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there comes a time / there exist different opinions

English translation: "impersonal there"/"impersonal pronoun"/existential clause

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22:26 Oct 20, 2007
English to English translations [PRO]
Social Sciences - Linguistics
English term or phrase: there comes a time / there exist different opinions
How do we call this use of THERE in grammar?
Many thanks in advance.
Lakasa Stnorden
Local time: 21:38
English translation:"impersonal there"/"impersonal pronoun"/existential clause
Explanation:

http://en.wikipedia.org/wiki/Existential_sentences

Syntactic expletive:
http://en.wikipedia.org/wiki/Expletive

and, for example:
http://web2.uvcs.uvic.ca/elc/studyzone/330/grammar/impers.ht...
Selected response from:

Craig Meulen
United Kingdom
Local time: 01:38
Grading comment
Many thanks!!!
4 KudoZ points were awarded for this answer

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Summary of answers provided
4 +3pronoun
Michael Powers (PhD)
3 +3"impersonal there"/"impersonal pronoun"/existential clause
Craig Meulen


  

Answers


4 mins   confidence: Answerer confidence 4/5Answerer confidence 4/5 peer agreement (net): +3
pronoun


Explanation:
here (âr)
adv.
1. At or in that place: sit over there.
2. To, into, or toward that place: wouldn't go there again.
3. At that stage, moment, or point: Stop there before you make any more mistakes.
4. In that matter: I can't agree with him there.


pron.
1. Used to introduce a clause or sentence: There are numerous items. There must be another exit.
2. Used to indicate an unspecified person in direct address: Hello there.



adj.
1. Used especially for emphasis after the demonstrative pronoun that or those, or after a noun modified by the demonstrative adjective that or those: That person there ought to know the directions to town.
2. Nonstandard Used for emphasis between a demonstrative adjective meaning "that" or "those" and a noun: No one is sitting at that there table. Them there beans ought to be picked.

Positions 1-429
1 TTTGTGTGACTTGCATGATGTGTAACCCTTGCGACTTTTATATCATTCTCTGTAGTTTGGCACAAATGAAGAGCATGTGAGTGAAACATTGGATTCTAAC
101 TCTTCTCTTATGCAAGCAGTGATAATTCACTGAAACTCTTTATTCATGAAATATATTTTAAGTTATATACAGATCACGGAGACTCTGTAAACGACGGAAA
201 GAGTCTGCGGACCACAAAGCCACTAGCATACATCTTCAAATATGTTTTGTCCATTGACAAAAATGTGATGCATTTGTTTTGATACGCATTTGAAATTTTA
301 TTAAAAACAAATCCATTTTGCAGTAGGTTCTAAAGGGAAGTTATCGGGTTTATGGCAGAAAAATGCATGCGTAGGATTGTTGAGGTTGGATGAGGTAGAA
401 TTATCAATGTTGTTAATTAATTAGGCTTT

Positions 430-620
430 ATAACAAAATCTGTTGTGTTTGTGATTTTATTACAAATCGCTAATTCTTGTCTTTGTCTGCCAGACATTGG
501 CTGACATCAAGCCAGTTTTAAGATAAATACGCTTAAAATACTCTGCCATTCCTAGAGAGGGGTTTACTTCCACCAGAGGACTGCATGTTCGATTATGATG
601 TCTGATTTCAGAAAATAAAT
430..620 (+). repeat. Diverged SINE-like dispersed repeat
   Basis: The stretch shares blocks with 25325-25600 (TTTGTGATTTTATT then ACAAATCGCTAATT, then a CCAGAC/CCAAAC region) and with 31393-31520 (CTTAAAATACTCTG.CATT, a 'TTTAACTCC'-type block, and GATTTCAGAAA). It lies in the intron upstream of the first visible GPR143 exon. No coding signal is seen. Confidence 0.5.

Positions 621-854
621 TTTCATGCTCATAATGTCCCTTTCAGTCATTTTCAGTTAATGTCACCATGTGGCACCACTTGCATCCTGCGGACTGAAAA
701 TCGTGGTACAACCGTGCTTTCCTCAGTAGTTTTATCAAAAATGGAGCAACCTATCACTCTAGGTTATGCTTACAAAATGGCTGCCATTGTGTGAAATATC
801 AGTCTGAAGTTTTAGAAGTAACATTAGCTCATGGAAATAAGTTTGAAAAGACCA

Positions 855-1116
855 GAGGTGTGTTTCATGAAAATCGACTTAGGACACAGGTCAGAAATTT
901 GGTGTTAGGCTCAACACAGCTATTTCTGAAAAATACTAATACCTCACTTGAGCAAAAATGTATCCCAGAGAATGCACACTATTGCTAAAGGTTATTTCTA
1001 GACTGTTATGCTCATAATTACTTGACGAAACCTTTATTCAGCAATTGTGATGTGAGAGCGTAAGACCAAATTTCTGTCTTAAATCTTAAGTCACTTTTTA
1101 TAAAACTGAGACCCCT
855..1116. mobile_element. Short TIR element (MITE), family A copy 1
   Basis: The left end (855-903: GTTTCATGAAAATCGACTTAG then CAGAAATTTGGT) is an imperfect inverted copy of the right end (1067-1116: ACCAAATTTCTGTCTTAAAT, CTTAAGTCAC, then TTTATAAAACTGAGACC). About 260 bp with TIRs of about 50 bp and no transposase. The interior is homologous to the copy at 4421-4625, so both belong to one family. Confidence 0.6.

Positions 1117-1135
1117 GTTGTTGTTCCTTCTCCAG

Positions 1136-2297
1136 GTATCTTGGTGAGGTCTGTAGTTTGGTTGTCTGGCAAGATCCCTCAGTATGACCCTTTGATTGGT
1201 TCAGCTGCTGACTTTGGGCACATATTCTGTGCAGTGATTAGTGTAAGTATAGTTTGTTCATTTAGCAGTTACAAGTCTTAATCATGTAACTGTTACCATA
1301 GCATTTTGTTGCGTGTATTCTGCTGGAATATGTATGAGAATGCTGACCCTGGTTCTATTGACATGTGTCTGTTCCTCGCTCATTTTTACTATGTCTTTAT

n.
That place or point: stopped and went on from there.
interj.
Used to express feelings such as relief, satisfaction, sympathy, or anger: There, now I can have some peace!

Mike :)

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Note added at 5 mins (2007-10-20 22:32:45 GMT)
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In your examples, it is used to introduce a clause and sentence respectively.

Michael Powers (PhD)
United States
Local time: 20:38
Works in field
Native speaker of: Native in EnglishEnglish
PRO pts in category: 136

Peer comments on this answer (and responses from the answerer)
agree  Miroslawa Jodlowiec
13 mins
  -> Thank you, lafresita - Mike :)

agree  Patricia Townshend
5 hrs
  -> Thank you, Patricia - Mike :)

agree  Elena Aleksandrova
15 hrs
  -> Thank you, Elena - Mike :)
Login to enter a peer comment (or grade)

8 hrs   confidence: Answerer confidence 3/5Answerer confidence 3/5 peer agreement (net): +3
"impersonal there"/"impersonal pronoun"/existential clause


Explanation:

http://en.wikipedia.org/wiki/Existential_sentences

Syntactic expletive:
http://en.wikipedia.org/wiki/Expletive

and, for example:
http://web2.uvcs.uvic.ca/elc/studyzone/330/grammar/impers.ht...

Craig Meulen
United Kingdom
Local time: 01:38
Specializes in field
Native speaker of: Native in EnglishEnglish
PRO pts in category: 31
Grading comment
Many thanks!!!

Peer comments on this answer (and responses from the answerer)
agree  Umberto Cassano
1 hr

agree  Jim Tucker: yes, "existential clause" / w "be"; impersonal pronoun w/ other verbs, though it is pronominal in form only (i.e. doesn't stand for any particular noun) - or possibly could stand for the subject itself: "there is a book by Wolff - X is a book by Wolff"
2 hrs

agree  Dylan Edwards: See also: http://www.ling.upenn.edu/~beatrice/syntax-textbook/box-expl...
7 hrs
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